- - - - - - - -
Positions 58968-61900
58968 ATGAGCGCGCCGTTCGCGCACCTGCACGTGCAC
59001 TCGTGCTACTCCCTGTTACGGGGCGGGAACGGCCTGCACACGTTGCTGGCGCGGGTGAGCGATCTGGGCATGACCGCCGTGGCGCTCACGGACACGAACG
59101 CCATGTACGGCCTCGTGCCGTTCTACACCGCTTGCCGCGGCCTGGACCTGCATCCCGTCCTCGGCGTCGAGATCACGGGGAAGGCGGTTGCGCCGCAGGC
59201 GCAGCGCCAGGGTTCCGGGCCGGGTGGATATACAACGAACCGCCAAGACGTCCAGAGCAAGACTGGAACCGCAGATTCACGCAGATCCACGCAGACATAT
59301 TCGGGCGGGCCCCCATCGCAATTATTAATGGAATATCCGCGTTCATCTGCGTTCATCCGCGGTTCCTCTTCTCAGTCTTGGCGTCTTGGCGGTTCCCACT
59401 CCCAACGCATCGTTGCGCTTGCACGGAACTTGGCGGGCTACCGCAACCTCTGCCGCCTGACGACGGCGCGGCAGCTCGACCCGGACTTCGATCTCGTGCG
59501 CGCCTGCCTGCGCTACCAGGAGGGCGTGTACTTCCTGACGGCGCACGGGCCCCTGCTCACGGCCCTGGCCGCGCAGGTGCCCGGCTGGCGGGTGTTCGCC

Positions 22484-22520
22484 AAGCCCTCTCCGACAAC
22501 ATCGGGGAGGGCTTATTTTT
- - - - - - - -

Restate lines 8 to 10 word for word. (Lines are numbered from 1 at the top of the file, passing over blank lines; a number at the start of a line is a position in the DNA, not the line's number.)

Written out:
59501 CGCCTGCCTGCGCTACCAGGAGGGCGTGTACTTCCTGACGGCGCACGGGCCCCTGCTCACGGCCCTGGCCGCGCAGGTGCCCGGCTGGCGGGTGTTCGCC

Positions 22484-22520
22484 AAGCCCTCTCCGACAAC